COVID-19: Lockdown Restrictions 101

I do remember a time when my post’s titles did not begin COVID-19! Since the country entered into

I do remember a time when my post’s titles did not begin COVID-19! Since the country entered into a State of Emergency on that fateful Saturday 14th March 2020, there have been many articles in the media about the restrictions that have been imposed on us, but although we have now been in lockdown for just over a month, there is still a lot of confusion about what we are allowed and not allowed to do. Let’s recap…

The Directorate of the Nacional Police issued this document that explains different scenarios, and here I’m going to summarize the key points so you can be informed and more importantly stay safe (and avoid potential fines!):

1. Royal Decree 463/2020, 14th March (amended by Royal Decree 465/2020, 18th March) states that we are restricted in our movements. We can only move about on streets or public areas for the following activities, and even then, they must be done individually unless we must accompany a minor, a person with discapacities, the elderly or another justifiable cause:

a) To buy food, medication or essential items

b) To go to hospitals, clinics or other medical centres

c) To travel to and from the workplace or for business owners to carry out services

d) To return to our primary residence

e) To look after the elderly, minors or other dependents

f) To travel to and from banks and insurance companies

g) For emergent cases

h) Other activities of a similar nature

What happens if you get stopped by police forces when carrying out any of the above activities? You would be required to produce justification of your journey such as a receipt from the shop for your purchases or an appointment slip or doctor’s report for example. The police may ask for proof of address to determine whether your trip is justified, so if you venture too far from home, you may be cautioned or fined and told you must shop more locally.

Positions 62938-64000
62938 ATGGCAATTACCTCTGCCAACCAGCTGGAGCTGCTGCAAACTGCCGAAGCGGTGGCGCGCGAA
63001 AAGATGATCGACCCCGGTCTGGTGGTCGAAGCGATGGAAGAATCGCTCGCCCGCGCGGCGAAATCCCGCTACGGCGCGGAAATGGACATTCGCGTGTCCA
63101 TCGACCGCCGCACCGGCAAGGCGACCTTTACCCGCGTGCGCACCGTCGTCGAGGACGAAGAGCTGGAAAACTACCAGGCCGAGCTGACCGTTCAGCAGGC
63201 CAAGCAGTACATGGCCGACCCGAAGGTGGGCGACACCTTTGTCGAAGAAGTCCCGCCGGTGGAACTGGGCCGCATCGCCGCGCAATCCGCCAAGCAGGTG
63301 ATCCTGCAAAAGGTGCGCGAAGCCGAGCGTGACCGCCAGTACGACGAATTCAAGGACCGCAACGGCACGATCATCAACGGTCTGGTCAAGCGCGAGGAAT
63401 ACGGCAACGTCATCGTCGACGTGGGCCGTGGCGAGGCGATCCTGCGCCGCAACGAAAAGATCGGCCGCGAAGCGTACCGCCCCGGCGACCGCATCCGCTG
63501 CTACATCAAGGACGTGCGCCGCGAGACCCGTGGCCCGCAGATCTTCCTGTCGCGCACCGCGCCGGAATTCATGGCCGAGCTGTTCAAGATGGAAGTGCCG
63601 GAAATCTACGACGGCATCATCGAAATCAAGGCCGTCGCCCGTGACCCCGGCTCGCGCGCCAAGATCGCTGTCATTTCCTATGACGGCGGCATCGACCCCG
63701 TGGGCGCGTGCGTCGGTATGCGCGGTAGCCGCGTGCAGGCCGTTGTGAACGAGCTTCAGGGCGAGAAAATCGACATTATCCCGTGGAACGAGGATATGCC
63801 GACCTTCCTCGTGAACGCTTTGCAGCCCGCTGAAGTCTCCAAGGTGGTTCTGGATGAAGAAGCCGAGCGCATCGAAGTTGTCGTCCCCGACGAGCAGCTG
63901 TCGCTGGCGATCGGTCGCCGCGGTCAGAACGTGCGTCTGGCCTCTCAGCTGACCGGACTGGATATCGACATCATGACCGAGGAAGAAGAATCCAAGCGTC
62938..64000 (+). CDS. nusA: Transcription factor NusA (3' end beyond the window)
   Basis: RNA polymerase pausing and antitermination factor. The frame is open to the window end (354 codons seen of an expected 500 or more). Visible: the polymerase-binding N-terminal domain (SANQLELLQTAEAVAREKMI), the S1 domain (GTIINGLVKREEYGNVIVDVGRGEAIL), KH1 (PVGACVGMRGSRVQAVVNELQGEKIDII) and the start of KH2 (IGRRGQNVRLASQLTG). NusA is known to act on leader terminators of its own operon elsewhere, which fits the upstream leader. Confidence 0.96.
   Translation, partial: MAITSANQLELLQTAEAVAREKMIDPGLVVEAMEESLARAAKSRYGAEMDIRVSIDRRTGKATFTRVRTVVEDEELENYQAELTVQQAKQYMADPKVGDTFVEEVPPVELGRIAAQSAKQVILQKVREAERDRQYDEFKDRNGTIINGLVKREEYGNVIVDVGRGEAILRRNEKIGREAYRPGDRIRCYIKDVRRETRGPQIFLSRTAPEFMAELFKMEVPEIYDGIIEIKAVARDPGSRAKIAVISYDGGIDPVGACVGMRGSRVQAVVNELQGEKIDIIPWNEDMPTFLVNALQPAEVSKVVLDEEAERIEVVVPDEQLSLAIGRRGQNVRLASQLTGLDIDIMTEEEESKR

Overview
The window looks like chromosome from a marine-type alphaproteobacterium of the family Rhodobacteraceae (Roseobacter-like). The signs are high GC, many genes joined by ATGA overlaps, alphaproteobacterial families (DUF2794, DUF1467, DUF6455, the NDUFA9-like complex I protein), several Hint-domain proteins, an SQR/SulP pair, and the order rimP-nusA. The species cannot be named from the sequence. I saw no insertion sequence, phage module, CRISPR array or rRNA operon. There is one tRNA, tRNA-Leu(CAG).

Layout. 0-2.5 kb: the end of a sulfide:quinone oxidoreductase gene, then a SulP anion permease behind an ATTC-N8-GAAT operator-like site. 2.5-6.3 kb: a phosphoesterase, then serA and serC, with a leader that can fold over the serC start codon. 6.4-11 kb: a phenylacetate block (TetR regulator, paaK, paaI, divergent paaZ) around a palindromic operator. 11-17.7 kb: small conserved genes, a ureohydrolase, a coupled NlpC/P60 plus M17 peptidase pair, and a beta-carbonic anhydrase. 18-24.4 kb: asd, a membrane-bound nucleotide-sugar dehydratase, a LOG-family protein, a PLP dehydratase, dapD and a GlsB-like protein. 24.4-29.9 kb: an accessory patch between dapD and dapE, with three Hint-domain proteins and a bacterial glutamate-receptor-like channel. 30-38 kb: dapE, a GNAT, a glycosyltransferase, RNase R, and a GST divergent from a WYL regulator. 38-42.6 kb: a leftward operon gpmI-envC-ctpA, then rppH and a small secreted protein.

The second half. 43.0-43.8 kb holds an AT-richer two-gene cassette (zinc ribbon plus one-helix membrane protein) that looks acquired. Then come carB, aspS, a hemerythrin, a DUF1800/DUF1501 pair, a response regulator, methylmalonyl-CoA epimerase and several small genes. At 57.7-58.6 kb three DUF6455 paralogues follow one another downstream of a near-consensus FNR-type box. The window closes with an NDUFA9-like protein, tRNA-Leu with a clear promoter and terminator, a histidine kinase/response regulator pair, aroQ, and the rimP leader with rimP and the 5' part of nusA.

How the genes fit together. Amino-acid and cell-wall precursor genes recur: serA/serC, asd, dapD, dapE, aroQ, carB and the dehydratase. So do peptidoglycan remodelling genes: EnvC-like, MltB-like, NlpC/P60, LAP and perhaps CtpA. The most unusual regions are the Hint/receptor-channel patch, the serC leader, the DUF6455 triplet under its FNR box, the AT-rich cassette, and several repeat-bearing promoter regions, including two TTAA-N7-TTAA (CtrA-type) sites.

As you know, children are not permitted to leave home unless it is strictly necessary (hospital visit for example), but if the child lives in a single-parent environment and cannot be left at home alone, they may accompany the parent. Do not abuse this because if the child is considered old enough to remain at home unsupervised while the parent goes shopping for example, the police could take action so just because the child may be under the age of 18, it does not mean they must go everywhere with you.

Another important question that has arisen is again about children and those parents who have shared custody. This document indicates that movement is permitted to collect and drop the children off at their respective parents’ homes. In this situation, the police would require the legal ruling , divorce or custody agreement as proof.

We’ve all seen memes about dog sharing as the perfect excuse to get some fresh air, and there was the fantastic case in Lanzarote about a guy who was fined for taking a COCKEREL out for a walk with a piece of string! Dog owners are allowed to walk their dogs, BUT… this must not be abused either. Only short walks are permitted so the dogs can do their business (obviously all responsable owners will clean up the mess!) and no contact with other dogs or owners is allowed. They recommend going out at the least busy times when you may come across other owners, but more importantly, YOU MUST NOT VENTURE TOO FAR FROM HOME. The police WILL verify your address and recently, a woman in Lanzarote was fined for putting her dogs in her car and driving 5km to a spot where she wanted to walk her dogs.

If you own other types of animals, you are permitted to go out to buy food etc for them and if they should get ill, vets are authorized to work.

Thanks to social workers, some rules have been relaxed for certain people who have discapacities or those who are on the autistic spectrum because extreme lockdown regulations and the upset to their normal routine is very distressing for them, so they may go out for accompanied walks maintaining social distancing measures. The police may require a medical report if their condition is not visibly obvious to the officer.